Famciclovir is a human antiviral medication, which is also used in cats for the treatment of feline herpesvirus type-1 (FHV-1). It’s used off-label in cats and comes in tablet form. It can cause some side effects, such as vomiting or diarrhea, but these are relatively uncommon and often mild.
This article will explain how famciclovir works, the common dosages used, how to administer it to your cat, and some common side effects.
Famciclovir for Cats
About Famciclovir for Cats
Famciclovir is a human medication that is often used in veterinary medicine to treat cats with symptoms of feline herpes virus. Its use in cats is off-label: meaning that it isn’t licensed for cats, but it can be used when recommended and prescribed by a veterinarian.
Famciclovir works by interfering with the DNA replication of herpesvirus, thus preventing it from replicating. Preventing the virus from multiplying will reduce viral shedding from the virus and also reduce the symptoms of herpesvirus for cats.
Herpesvirus makes up part of the condition that we know of as ‘cat flu’. The clinical signs of herpesvirus in cats include:
Although famciclovir doesn’t cure herpesvirus, it can help reduce the symptoms of the virus. This may improve the quality of life of cats that are chronically affected by herpesvirus symptoms.
Dosage for Cats
The dosage for famciclovir can vary a lot depending on the severity of the cat’s clinical symptoms. Your vet may decide on trialing your cat on a lower dose if the symptoms are mild, or a higher dose if the symptoms are severe.
In general, the dose of famciclovir for cats is based on their weight, at 40–90mg/kg, every 8–12 hours. The tablets are usually administered for 2–3 weeks but may be given longer in severe cases. Your vet will decide what dosage is suitable for your cat.
How To Administer Famciclovir to Cats
Famciclovir comes in tablet form, with three different doses: 125mg, 250mg, and 500mg. These tablets are to be administered orally. This can be done with or without food. Your cat may take the oral administration of famciclovir tablets in their food, hidden in a normal tasty treat, or a special pill pocket treat.
For cats that won’t take the tablet in food, it may need to be given by hand—gently and safely. If pilling your cat is tricky, consider using a pilling device or wrapping your kitty in a towel to stabilize them.
If you’re having extreme difficulty giving tablets to your cat, contact your vet for advice. They may have tips or other options, such as compounding the medicine into a liquid form if necessary.
Side Effects of Famciclovir for Cats
Not all cats who take famciclovir will develop side effects, as it’s relatively well tolerated. However, the most common side effects include:
If your cat develops any of these side effects or any other adverse reaction, you should contact your veterinarian right away. They may want you to discontinue famciclovir if the symptoms are significant.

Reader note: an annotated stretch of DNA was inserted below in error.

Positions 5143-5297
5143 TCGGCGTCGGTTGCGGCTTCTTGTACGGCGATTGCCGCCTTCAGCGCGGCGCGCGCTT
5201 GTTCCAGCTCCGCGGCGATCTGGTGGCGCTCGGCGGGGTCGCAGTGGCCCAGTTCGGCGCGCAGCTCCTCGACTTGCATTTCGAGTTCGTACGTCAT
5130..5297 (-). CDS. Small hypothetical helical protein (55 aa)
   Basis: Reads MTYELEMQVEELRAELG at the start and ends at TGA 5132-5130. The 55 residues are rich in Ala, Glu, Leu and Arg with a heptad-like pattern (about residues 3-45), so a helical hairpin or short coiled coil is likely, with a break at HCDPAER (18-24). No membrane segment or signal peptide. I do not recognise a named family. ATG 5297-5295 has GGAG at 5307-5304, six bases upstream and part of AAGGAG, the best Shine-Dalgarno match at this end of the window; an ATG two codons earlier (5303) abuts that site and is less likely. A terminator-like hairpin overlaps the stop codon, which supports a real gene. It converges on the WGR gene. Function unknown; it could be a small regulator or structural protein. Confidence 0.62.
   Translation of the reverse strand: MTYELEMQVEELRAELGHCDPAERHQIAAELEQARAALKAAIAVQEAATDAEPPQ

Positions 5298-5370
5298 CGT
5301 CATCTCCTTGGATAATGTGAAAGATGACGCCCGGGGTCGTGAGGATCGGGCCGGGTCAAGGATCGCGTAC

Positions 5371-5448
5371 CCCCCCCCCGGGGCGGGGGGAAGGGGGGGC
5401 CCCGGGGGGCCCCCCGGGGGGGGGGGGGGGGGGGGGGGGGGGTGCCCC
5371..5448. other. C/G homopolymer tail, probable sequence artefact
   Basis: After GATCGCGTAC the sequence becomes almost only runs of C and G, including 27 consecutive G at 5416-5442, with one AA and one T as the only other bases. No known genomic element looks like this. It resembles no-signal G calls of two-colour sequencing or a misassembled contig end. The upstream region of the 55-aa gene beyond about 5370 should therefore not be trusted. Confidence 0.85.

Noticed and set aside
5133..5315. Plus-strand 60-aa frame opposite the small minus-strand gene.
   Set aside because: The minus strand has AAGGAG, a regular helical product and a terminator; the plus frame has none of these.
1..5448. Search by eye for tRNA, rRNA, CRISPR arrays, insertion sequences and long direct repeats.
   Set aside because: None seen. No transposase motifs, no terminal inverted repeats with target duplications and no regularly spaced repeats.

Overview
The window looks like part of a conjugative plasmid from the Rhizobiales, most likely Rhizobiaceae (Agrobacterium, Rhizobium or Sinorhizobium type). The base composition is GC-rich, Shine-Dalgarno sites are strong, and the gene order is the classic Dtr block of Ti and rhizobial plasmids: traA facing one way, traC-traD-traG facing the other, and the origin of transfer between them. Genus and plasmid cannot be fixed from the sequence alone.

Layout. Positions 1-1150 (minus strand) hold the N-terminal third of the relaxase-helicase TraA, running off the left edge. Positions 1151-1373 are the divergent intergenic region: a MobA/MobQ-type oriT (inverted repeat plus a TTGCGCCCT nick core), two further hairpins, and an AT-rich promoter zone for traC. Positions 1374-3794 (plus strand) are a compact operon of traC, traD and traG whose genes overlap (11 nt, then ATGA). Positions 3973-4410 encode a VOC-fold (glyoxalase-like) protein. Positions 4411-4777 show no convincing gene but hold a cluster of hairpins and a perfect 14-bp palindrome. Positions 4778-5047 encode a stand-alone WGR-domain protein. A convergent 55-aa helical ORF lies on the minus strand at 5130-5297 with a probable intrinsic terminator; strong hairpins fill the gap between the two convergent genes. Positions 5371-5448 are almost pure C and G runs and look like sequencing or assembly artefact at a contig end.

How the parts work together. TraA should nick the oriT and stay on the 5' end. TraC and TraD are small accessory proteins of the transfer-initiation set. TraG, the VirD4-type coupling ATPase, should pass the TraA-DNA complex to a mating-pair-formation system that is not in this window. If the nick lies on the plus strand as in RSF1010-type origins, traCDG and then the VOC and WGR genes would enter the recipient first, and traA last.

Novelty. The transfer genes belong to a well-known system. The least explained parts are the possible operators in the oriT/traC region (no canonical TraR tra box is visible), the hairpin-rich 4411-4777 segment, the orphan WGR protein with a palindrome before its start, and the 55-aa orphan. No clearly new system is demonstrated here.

Famciclovir should be used with caution in cats that have kidney disease or are pregnant or nursing. It should be avoided in cats that have known hypersensitivity to famciclovir, penciclovir, or related drugs. Side effects may be more severe if famciclovir is used in these cases.
Overdose and Emergencies
If you think your cat has overdosed on famciclovir, contact your veterinarian or an emergency vet clinic immediately.
You can also ring the ASPCA Animal Poison Control Center (1-888-426-4435) or Pet Poison Helpline (1-855-764-7661) for more information.
Potential Drug Interactions With Famciclovir
Some drugs interact with famciclovir when used in humans. Many of these aren’t commonly used in veterinary medicine, however, it is best to be cautious when starting famciclovir. Your vet will check if famciclovir is appropriate to be used alongside any other medicines that your cat is currently on.
Be sure to tell your veterinarian if you are giving any supplements or vitamins that they may not know about.
How to Store Famciclovir
Famciclovir should be stored in a child-proof container, away from moisture or sunlight. It should be stored at room temperature (68–77°F or 20–25°C).
Pay close attention to expiration dates and discard any medication that has expired.
Frequently Asked Questions
Is famciclovir safe for cats?
Yes, famciclovir is relatively safe and well tolerated in cats. It can have some side effects in rare cases, such as an upset stomach, reduced appetite, and increased drinking. Always contact your vet if you’re concerned that your cat is experiencing side effects.
What if I miss a dose of famciclovir?
If you miss a dose of famciclovir, contact your veterinarian for advice on how to proceed. They may advise you to give the dose if you’re still within a certain time frame. If too much time has passed, they may advise you to wait until the next dose is due. Never overdose or double dose.
How long can cats take famciclovir?
Cats usually take famciclovir for 2–3 weeks but some vets may prescribe it for a longer period.
How long does it take for famciclovir to work in cats?
Famciclovir will start working after several doses. However, the full effects may not be seen until 1–3 weeks after starting therapy.
Should cats take famciclovir with food?
Famciclovir can be given with or without food. You can try giving it to your cat in a tasty treat or mixing it in with some of their wet food.